John Horgan: Where I stand on climate change
BC NDP Leader John Horgan delivered a speech on climate change at the speaker series, Thinking Big About BC at the Morris J. Wosk Centre for Dialogue at SFU, hosted by the Broadbent Institute, Jan. 23, 2017.
Thanks to her choices, BC is on the path to overshoot our 2050 emissions targets by a country mile.
Her inaction is putting the tough choices and the hard work onto the backs of the next generation.
It’s not fair, and it’s not right.
Every climate policy should be judged by one critical measure: are emissions going up…or are they going down?
Under Christy Clark’s leadership, emissions will go up for the next decade. We can’t afford another four years of her inaction.
We believe in the ability of people to come together and find solutions where none existed before.
We can do it…
By building a clean economy that’s growing, and training our people to work in it
By putting a fair price on pollution without hurting low-income families or rural communities
By providing certainty for business and opportunities for people
We will do it… by staying true to our social democratic values:
Working for people and communities. Investing in safe and dignified work that pays a living wage. Achieving true reconciliation and economic opportunity for First Nations. And embracing environmental stewardship that is second to none.
And we will do it by standing firm against projects that take us in the wrong direction.
Which is why we have said No to the Kinder Morgan pipeline project.
That decision was made crystal clear to me when I witnessed the damage done by the sinking of the Nathan E. Stewart near Bella Bella in October.
I was invited by the Heiltsuk people to come to their territories and see the damage first-hand. When I was there, I talked to the people whose lives were devastated by that oil spill. I was deeply moved by their efforts to clean up a mess B.C. was not ready for.
And as devastating as that spill was, it is small compared to the risk of bitumen coating our ocean and coast. That’s a mess we have no hope of cleaning up.
Christy Clark’s pipelines and tanker traffic are a risk we cannot afford. For our climate, our province, our jobs, and our way of life.
I want BC to be the place that leads the world in showing that environmental and economic priorities can and must be reconciled.
A place where we reject “either/or” thinking around environmental protection and economic progress.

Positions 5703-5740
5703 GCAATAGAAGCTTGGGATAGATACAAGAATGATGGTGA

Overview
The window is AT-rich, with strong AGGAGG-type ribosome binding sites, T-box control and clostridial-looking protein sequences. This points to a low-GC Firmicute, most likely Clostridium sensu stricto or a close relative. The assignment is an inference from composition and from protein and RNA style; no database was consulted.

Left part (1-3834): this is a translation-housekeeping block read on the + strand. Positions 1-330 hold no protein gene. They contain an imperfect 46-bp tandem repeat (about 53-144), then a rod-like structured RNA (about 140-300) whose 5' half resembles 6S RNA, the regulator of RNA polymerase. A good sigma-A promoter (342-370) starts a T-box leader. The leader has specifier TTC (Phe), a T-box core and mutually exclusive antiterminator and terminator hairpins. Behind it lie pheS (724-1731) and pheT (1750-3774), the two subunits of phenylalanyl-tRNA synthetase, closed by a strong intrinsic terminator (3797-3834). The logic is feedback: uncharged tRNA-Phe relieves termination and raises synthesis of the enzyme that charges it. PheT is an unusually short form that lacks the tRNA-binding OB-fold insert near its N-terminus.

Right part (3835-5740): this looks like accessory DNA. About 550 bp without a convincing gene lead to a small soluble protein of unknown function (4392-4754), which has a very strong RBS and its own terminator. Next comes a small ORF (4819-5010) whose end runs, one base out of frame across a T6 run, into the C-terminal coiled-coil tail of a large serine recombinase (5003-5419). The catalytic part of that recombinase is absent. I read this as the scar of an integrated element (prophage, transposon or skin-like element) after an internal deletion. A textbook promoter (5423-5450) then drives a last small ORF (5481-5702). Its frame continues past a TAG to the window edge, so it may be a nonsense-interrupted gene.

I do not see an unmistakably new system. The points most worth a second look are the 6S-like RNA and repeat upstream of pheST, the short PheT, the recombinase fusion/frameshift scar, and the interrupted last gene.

Where we reject projects that don’t get it right.
Where we say yes to good projects—the right projects that benefit all British Columbians in the long term, and are built on respect for First Nations.
I have more years behind me than I do ahead of me. I want to act for the next generation.
This is your world, and I want to leave it healthier than I found it.
My son made that real for me a few years ago when I was mowing the lawn one hot Sunday in early November.
He came up to me and said: I don’t think you’re supposed to be cutting the grass in November, Dad. We’re living in a rainforest.
But his comments hit me hard. I was just enjoying a sunny day. For him it presented the prospect of a burning planet.
I’m not saying I have all the answers. But I want a climate plan that meets our challenges and builds an economy that secures our future.
New Democrats have a history of wrestling with difficult issues. We like to wrestle. We’re getting pretty good at it.
I would say we welcome it. We know the answers come when we bring people together and have the tough conversations that move us forward.
We will always keep real people at the heart of our choices. Because that’s who matters most to us.
On that Dam-Moose tour, my wife helped me see the forest for the trees.
There was a lesson there. It was that understanding a problem is about wanting to see it and taking a hard look.
It’s about quantifying it to make that vision clear, and it’s also about a repetition of facts that are undeniable.
On that unusually warm Sunday in early November, my son reminded me that to sit back and accept the status quo isn’t an option. To do that is to fail our kids.
We must to take action to defeat climate change.
And that’s where I stand.